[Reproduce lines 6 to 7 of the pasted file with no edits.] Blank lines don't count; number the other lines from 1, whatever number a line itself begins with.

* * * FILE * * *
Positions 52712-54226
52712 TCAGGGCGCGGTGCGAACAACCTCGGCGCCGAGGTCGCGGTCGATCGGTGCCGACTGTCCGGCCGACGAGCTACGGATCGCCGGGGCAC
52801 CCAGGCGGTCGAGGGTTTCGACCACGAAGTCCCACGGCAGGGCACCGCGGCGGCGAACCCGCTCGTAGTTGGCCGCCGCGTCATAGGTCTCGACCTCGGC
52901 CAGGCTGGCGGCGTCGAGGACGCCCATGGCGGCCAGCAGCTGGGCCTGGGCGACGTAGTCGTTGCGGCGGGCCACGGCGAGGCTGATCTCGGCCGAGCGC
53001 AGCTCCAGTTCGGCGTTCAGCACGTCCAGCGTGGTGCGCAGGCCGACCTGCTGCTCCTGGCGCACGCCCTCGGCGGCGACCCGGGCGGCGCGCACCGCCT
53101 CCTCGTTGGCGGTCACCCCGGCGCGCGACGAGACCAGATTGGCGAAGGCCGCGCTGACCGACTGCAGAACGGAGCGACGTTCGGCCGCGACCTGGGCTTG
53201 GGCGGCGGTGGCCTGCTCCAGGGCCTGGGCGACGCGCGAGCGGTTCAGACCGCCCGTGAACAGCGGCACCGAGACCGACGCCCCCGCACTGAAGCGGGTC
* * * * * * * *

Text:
53101 CCTCGTTGGCGGTCACCCCGGCGCGCGACGAGACCAGATTGGCGAAGGCCGCGCTGACCGACTGCAGAACGGAGCGACGTTCGGCCGCGACCTGGGCTTG
53201 GGCGGCGGTGGCCTGCTCCAGGGCCTGGGCGACGCGCGAGCGGTTCAGACCGCCCGTGAACAGCGGCACCGAGACCGACGCCCCCGCACTGAAGCGGGTC